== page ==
PurposeGiven the rapid pace of discovery in rare disease genomics, it is likely that improvements in diagnostic yield can be made by systematically reanalyzing previously generated genomic sequence data in light of new knowledge.MethodsWe tested this hypothesis in the United Kingdom-wide Deciphering Developmental Disorders study, where in 2014 we reported a diagnostic yield of 27% through whole-exome sequencing of 1,133 children with severe developmental disorders and their parents. We reanalyzed existing data using improved variant calling methodologies, novel variant detection algorithms, updated variant annotation, evidence-based filtering strategies, and newly discovered disease-associated genes.ResultsWe are now able to diagnose an additional 182 individuals, taking our overall diagnostic yield to 454/1,133 (40%), and another 43 (4%) have a finding of uncertain clinical significance. The majority of these new diagnoses are due to novel developmental disorder-associated genes discovered since our original publication.ConclusionThis study highlights the importance of coupling large-scale research with clinical practice, and of discussing the possibility of iterative reanalysis and recontact with patients and health professionals at an early stage. We estimate that implementing parent-offspring whole-exome sequencing as a first-line diagnostic test for developmental disorders would diagnose >50% of patients.GENETICS in MEDICINE advance online publication, 11 January 2018; doi:10.1038/gim.2017.246.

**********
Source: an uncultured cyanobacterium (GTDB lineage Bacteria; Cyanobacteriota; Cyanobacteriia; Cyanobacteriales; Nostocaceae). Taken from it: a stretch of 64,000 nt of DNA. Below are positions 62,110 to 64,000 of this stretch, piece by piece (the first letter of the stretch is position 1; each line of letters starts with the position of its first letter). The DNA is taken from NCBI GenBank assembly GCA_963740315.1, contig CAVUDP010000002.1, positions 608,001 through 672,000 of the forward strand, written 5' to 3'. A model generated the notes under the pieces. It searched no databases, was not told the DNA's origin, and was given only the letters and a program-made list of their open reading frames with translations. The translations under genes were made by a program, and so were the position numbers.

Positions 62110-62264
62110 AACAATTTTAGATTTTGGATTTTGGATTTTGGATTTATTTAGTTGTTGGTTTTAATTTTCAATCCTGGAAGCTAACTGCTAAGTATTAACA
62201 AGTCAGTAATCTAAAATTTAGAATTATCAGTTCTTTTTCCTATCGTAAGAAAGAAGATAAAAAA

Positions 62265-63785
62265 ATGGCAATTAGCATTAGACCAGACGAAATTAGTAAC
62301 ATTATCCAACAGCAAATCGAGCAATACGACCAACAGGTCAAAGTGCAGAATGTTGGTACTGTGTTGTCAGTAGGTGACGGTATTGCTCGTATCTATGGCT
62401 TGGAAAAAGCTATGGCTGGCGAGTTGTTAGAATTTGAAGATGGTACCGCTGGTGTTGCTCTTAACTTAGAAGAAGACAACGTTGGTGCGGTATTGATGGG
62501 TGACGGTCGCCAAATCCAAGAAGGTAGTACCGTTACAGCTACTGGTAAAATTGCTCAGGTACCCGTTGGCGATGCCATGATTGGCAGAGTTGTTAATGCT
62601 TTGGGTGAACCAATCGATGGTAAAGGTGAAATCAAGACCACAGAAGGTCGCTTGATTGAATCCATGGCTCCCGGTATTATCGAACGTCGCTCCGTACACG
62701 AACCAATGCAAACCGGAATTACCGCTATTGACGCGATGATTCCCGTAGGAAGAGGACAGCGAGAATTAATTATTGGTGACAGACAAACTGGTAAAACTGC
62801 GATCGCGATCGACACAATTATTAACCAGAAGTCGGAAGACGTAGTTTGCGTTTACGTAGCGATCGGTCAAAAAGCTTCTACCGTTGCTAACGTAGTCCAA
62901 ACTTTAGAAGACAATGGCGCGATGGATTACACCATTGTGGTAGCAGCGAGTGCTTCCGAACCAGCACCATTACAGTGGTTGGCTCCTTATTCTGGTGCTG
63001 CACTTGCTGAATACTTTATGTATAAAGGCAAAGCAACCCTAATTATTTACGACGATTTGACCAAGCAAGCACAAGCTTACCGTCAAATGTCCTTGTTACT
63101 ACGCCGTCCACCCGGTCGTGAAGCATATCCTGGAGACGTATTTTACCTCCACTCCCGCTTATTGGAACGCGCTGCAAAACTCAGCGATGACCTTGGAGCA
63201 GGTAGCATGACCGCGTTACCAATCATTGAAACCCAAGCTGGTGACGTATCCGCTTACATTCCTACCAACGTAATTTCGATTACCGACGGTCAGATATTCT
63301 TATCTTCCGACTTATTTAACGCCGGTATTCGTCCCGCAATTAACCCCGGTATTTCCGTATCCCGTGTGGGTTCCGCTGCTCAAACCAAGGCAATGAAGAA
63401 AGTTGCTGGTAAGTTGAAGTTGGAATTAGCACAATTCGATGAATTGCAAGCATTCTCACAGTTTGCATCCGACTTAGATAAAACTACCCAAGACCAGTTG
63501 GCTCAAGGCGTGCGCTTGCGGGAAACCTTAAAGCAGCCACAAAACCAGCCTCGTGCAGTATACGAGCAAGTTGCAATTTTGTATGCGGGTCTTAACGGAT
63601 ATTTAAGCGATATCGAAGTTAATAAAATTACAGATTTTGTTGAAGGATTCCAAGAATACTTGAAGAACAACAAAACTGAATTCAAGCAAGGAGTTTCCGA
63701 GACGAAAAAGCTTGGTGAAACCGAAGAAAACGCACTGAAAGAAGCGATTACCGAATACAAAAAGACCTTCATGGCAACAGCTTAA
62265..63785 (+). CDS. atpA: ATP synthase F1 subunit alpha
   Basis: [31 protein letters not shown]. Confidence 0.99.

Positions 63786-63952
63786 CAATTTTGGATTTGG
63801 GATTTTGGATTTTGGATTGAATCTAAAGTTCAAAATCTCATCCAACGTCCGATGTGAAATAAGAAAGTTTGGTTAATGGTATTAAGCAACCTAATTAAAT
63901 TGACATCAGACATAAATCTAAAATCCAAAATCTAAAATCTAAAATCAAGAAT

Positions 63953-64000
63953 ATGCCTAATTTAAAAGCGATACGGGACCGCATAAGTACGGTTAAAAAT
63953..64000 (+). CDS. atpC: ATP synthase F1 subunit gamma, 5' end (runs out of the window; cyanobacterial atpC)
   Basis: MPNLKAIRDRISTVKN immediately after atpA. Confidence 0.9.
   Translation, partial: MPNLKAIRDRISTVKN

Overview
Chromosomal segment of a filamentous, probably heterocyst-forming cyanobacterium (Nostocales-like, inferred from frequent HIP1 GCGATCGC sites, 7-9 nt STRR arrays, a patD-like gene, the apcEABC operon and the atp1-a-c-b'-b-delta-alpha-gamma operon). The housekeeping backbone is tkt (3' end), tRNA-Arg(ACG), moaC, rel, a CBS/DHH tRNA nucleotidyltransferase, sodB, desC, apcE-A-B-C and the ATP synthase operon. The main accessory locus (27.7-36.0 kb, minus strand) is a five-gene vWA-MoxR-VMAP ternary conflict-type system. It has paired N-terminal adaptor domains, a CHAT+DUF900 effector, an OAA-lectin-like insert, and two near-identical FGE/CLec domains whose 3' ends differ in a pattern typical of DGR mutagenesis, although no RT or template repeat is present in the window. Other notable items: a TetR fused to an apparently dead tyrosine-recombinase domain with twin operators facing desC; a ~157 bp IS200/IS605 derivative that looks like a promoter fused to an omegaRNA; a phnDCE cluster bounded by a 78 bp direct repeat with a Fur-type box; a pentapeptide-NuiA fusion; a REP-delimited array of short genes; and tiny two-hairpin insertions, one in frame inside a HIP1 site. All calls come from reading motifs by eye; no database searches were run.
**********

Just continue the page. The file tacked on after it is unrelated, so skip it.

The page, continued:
- Journal Article